No one is happy about their email. Our inboxes are a mix of stuff we don't need, stuff we know we should be doing, and a few messages from actual human people that we'd like to get back to (later). New emails used to be a welcome thing; now, less so.
Which brings me to Inbox Zero. Long heralded as the solution to The Email Problem, Inbox Zero is seeing a bit of a backlash lately. Why? Because keeping your inbox empty, according to some, is simply unrealistic.
Remind Me, What Is Inbox Zero?
Inbox Zero is a system—nay, a philosophy—for managing your email. It was originally outlined by Merlin Mann way back in 2006, when Gmail was relatively new, smartphones weren't really a thing, and dinosaurs roamed the earth looking for free wifi¹.
Inbox Zero quickly evolved to mean lots of different things to different people, but the heart of Mann's advice is simple: the ideal inbox is an empty inbox. How do you get to an empty inbox? By deleting emails that don't matter, acting on ones that do, and delegating whenever possible.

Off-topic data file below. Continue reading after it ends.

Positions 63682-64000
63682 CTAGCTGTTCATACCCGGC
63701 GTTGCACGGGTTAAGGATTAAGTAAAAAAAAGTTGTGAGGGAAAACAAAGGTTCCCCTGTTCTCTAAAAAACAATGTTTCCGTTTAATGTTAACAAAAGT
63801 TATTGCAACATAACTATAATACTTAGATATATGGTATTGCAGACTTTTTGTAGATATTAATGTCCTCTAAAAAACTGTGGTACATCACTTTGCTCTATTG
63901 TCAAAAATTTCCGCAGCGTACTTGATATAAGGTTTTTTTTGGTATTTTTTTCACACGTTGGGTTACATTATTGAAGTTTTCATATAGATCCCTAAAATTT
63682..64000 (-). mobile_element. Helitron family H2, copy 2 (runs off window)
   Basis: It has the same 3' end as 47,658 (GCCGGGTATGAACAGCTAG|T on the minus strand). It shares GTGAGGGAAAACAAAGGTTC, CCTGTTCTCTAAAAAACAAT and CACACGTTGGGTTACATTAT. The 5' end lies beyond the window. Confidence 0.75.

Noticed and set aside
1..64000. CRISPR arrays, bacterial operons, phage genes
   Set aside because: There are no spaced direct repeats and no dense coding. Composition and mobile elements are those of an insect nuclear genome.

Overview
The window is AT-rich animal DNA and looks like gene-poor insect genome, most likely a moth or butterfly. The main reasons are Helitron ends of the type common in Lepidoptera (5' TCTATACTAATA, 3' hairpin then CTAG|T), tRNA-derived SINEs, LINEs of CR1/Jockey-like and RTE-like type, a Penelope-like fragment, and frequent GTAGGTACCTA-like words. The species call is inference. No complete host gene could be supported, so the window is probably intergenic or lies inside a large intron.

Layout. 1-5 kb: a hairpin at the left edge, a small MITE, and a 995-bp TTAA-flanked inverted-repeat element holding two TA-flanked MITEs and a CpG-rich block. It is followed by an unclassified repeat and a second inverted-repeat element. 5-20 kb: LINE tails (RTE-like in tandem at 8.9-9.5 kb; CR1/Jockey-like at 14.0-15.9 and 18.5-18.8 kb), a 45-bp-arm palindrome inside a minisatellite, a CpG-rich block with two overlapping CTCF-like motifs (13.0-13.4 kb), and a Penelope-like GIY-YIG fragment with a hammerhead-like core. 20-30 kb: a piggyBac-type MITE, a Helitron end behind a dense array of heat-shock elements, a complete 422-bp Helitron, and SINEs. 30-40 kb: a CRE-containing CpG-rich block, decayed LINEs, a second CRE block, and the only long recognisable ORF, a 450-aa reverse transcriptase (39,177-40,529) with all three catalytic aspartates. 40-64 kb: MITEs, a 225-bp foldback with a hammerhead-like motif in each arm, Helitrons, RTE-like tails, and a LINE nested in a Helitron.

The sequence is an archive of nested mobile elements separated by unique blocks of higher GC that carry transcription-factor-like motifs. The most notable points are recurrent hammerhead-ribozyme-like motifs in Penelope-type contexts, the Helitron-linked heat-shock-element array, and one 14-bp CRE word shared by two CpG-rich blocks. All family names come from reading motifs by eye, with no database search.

My colleague Melanie describes Inbox Zero like this:
Somewhere between fanatically checking our email every two minutes and letting email collect like dust in an abandoned attic, there's a solution: a system for working with the constant flow of email, so that Inbox Zero becomes a habit rather than an elusive goal. At its true core, Inbox Zero is about more efficiently dealing with our email so we can get out of the inbox and back to what matters most.
So Why Do People Think Inbox Zero Is Bad?
The counter-argument to Inbox Zero is basically that it's impractical to spend that much time managing email. Taylor Lorenz, writing for The Atlantic, started 2019 by recommending people give up on Inbox Zero:
In 2019, I suggest you let it all go. There is simply no way for anyone with a full-time job and multiple inboxes to keep up with the current email climate.